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Directed by Rokhsareh Ghaem Maghami
Iran, Documentary, 2015, 90 mins., in Afhghani and Farsi with English subtitles

Wednesday, February 24 at 10:00am *Director in attendance
Friday, February 26 at 12:30pm

Northwest Film Center’s Whitsell Auditorium, 1219 SW Park Ave.


Themes & Subjects: Global Studies, Women’s Rights, Music, Activism, Women in the Middle East, Biography, Human Rights, Struggle and Perseverance, Power of the Arts

Synopsis: Winner of two World Cinema Documentary Awards at the 2016 Sundance Film Festival! Sonita is an 18-year-old female who lives in the poor suburbs of Tehran with her older sister where she dreams of becoming a worldwide rap sensation. Despite the obstacles she confronts in Iran, as a poor and undocumented Afghani illegal immigrant, and the pressure from conservative patriarchal family back in Afghanistan, Sonita remains a feisty and spirited young woman. Everyday she fights to live the way she wants, as an artist, singer, and musician. In harsh contrast to her goal is the plan of her family – strongly advanced by her mother – to make her a bride and sell her to a new family for the price of $9,000 USD. In an unconventional moment, the director of the documentary, an Arab woman herself, must make a decision on whether or not to intervene. SONITA was the winner of the Audience Award at the International Documentary Film Festival Amsterdam in November 2015.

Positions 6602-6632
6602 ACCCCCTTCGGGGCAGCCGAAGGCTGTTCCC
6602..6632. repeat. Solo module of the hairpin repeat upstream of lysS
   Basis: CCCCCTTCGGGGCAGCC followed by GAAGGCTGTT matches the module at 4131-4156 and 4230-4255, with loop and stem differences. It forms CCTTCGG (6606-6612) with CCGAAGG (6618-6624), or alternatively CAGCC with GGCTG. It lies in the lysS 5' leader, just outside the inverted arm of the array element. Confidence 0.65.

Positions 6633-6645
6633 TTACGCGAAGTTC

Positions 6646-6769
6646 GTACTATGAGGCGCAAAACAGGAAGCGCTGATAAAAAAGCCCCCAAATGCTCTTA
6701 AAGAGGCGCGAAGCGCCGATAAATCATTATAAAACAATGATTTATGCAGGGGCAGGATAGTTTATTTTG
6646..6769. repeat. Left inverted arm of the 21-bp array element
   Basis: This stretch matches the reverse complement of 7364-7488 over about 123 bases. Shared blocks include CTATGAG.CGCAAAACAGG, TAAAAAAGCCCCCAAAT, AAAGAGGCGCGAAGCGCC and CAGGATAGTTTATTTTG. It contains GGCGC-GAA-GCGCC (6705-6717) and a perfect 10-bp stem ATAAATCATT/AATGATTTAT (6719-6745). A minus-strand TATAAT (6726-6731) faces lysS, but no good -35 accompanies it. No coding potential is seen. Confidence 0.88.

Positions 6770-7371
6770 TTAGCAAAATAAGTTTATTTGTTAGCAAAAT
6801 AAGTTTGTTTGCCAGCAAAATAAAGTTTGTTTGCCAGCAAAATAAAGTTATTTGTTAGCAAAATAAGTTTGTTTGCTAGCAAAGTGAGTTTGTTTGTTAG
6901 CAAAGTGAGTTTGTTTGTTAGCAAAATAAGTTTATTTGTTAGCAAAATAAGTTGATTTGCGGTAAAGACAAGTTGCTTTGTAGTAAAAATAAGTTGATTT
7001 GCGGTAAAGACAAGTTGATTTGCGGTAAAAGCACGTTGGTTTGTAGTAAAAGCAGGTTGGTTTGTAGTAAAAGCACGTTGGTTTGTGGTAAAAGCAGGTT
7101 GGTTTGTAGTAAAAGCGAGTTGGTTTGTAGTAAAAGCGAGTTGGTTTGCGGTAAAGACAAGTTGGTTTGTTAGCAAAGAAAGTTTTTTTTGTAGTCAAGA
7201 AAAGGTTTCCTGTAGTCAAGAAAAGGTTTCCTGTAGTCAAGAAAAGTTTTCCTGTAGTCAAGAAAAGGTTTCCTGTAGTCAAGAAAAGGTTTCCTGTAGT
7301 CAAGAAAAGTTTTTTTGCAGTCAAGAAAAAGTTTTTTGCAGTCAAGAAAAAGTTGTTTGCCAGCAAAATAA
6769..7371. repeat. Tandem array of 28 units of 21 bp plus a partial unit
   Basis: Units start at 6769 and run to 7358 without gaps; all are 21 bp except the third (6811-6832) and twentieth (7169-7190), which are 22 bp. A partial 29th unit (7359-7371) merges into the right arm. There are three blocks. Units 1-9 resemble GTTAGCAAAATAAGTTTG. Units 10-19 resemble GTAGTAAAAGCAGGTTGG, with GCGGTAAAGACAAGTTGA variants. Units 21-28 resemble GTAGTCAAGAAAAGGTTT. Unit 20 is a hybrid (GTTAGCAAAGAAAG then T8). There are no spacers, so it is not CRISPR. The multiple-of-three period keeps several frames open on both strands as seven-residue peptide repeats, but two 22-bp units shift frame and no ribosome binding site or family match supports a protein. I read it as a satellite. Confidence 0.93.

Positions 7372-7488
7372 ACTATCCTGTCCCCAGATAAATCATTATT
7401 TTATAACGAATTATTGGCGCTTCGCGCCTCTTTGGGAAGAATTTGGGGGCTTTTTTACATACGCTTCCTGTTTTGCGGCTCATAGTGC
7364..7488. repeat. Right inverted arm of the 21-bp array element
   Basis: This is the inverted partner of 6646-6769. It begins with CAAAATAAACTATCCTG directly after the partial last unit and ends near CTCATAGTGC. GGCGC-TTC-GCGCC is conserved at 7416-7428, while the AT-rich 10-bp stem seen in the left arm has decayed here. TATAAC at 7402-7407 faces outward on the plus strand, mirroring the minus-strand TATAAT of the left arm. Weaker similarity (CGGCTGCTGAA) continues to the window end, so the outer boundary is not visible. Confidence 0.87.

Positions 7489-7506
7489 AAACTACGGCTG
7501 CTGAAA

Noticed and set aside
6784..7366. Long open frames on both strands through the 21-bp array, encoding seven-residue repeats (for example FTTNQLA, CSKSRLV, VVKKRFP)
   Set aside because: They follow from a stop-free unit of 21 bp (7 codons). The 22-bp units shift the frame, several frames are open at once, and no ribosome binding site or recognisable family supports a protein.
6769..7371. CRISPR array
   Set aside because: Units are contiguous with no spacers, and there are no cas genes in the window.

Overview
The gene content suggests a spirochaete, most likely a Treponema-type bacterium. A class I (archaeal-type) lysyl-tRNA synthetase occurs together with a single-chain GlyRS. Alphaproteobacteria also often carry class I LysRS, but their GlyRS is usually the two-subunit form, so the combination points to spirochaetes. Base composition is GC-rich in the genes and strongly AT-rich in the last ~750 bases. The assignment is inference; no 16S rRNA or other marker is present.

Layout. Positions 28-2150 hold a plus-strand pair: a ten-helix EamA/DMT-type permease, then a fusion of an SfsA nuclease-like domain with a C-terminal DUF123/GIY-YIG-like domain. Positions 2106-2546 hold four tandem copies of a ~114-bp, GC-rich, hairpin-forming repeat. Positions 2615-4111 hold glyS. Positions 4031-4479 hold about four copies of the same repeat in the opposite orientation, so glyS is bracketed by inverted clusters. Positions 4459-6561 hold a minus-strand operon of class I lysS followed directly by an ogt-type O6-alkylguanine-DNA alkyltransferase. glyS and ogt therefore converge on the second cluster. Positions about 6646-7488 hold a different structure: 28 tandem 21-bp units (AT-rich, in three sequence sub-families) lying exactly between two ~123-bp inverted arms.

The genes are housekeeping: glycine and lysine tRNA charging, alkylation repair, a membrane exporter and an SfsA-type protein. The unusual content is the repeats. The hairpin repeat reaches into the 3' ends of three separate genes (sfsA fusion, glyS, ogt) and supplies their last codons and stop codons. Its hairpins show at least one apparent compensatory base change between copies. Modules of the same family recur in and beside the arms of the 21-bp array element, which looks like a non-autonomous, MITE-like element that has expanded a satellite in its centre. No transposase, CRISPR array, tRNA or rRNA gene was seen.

Resources for teachers:

Screen Daily review.

Youtube review from Fake Plastic Films, a film student residing in Seoul, South Korea (in English).

About the director.

Interview with 10 year-old actress Choi Soo-in.

The Northwest Film Center recognizes and honors the Indigenous peoples of this region on whose ancestral lands the museum now stands. These include the Willamette Tumwater, Clackamas, Kathlemet, Molalla, Multnomah and Watlala Chinook Peoples and the Tualatin Kalapuya who today are part of the Confederated Tribes of Grand Ronde, and many other Native communities who made their homes along the Columbia River. We also want to recognize that Portland today is a community of many diverse Native peoples who continue to live and work here. We respectfully acknowledge and honor all Indigenous communities—past, present, future—and are grateful for their ongoing and vibrant presence.